Calcutta, Nov. 20: Abhijit Kale, who should have been content with a solitary one-day appearance in Dhaka earlier this year, has tried to “bribe” his way back into Team India.
In the past, there have been faint whispers about inducements on the odd occasion but, surely, nothing can match the 30-year-old Maharashtra right-hander’s performance.
According to The Telegraph’s sources, Kale telephonically offered a Rs 10-lakh bribe to one of the five national selectors a few weeks ago.
Despite being rebuffed in the strongest possible manner, Kale approached another selector (with the same terms) more recently. Again, he was upbraided and the inducement spurned.
The selectors have been identified as East’s Pranab Roy and West’s Kiran More. It’s not clear, though, who received the first call.
Apparently, that selector didn’t act straightaway as he felt Kale was “misguided” and could be dealt with later. His stand hardened when he learnt one of his colleagues had been made the same offer.
After exchanging notes, both Roy and More met Board of Control for Cricket in India (BCCI) president Jagmohan Dalmiya during Tuesday’s tri-series final and “briefed” him about Kale’s conduct.
Dalmiya, in his third and last year as the BCCI chief, asked them to “put everything in writing.” That both have done so was confirmed by Roy. Significantly, he declined to say anything beyond that.
“I’m not at liberty to make a comment… I’ve informed the BCCI president and it’s for him to act,” Roy, who has set an excellent example (together with More), pleaded.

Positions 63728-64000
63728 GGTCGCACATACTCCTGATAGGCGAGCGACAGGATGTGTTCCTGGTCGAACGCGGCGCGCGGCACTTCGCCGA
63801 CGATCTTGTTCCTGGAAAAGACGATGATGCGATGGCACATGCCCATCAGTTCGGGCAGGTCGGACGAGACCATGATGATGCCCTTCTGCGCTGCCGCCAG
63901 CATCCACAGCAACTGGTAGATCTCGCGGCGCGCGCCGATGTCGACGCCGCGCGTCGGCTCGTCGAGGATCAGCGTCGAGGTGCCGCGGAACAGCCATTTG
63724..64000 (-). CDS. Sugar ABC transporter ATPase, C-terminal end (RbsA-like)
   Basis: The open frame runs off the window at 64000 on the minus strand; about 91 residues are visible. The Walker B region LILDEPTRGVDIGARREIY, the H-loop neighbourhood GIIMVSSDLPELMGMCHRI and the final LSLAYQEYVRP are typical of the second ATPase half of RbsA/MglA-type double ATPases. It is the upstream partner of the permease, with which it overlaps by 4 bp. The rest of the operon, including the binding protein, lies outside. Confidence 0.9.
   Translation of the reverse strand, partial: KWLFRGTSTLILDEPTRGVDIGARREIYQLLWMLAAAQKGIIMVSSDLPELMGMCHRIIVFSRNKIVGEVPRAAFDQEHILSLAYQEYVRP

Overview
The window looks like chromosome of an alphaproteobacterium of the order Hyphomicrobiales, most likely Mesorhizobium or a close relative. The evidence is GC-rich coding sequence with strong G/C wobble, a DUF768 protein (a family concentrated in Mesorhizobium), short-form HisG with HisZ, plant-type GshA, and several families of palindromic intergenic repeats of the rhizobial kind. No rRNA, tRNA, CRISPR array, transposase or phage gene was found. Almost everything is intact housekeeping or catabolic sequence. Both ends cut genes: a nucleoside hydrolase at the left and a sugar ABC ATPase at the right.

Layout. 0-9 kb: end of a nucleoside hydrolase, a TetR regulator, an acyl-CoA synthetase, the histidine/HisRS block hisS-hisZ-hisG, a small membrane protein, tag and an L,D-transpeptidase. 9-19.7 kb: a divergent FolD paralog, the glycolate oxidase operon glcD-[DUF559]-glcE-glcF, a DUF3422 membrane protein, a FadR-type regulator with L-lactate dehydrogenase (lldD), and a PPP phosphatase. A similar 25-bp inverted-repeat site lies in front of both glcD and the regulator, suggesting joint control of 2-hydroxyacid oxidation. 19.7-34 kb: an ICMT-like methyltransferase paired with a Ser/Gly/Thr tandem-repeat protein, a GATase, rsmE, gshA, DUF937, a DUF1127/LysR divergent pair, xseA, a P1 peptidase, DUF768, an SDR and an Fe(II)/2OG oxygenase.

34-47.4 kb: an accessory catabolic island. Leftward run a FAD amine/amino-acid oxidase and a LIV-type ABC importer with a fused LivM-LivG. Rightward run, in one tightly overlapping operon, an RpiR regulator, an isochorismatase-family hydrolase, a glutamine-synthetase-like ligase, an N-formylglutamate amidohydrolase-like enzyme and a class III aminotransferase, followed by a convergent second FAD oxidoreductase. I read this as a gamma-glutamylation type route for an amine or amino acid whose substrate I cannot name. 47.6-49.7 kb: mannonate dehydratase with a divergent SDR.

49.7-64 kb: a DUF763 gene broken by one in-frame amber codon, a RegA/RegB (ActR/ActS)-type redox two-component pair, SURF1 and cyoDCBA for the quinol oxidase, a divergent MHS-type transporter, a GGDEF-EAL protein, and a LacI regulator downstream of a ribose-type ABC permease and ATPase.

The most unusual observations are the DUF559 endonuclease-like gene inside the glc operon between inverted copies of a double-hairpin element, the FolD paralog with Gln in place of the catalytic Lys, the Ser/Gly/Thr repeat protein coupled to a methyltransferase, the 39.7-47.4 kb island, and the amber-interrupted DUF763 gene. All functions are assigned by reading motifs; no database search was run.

Dalmiya, for his part, informed that the BCCI’s position will be announced tomorrow. Faced with a crisis without precedent, he spent much of the evening with lawyers as Kale has denied involvement.
That denial notwithstanding, a “shocked” Maharashtra Cricket Association has already begun a probe.
Actually, Dalmiya has no choice but to set up a commission of inquiry — only, it’s not clear how Kale can be prosecuted as the Rs 10 lakh bribes were verbal. And, surely, the selectors don’t record conversations.
“Eventually, it may well be Kale’s word against that of the selectors… The BCCI is bound to believe Roy and More --- after all, they have come forth as men of utmost integrity… But the verbal bit probably allows the batsman an escape route,” is how one of the sources put it.
It’s to be seen how the BCCI responds — and act it must —but Roy and More have sent a clear message: Don’t even think of tempting anybody on the selection committee.
Incidentally, an incredulous Team India captain Sourav Ganguly had this to tell mediapersons at the airport (on his way back from Mumbai after a day-long shoot): “Do these things happen' This must be the biggest nonsense in Indian cricket….”
Sourav and Co. leave for Australia tomorrow. It won’t surprise if they are welcomed with a string of uncomfortable questions.
After all, the Australian media has got a nice stick to beat the Indians with and poor Sourav will be at the receiving end for no fault of his.
Unbelievably, even in 2003, we can be saddled with such foolish individuals as Kale.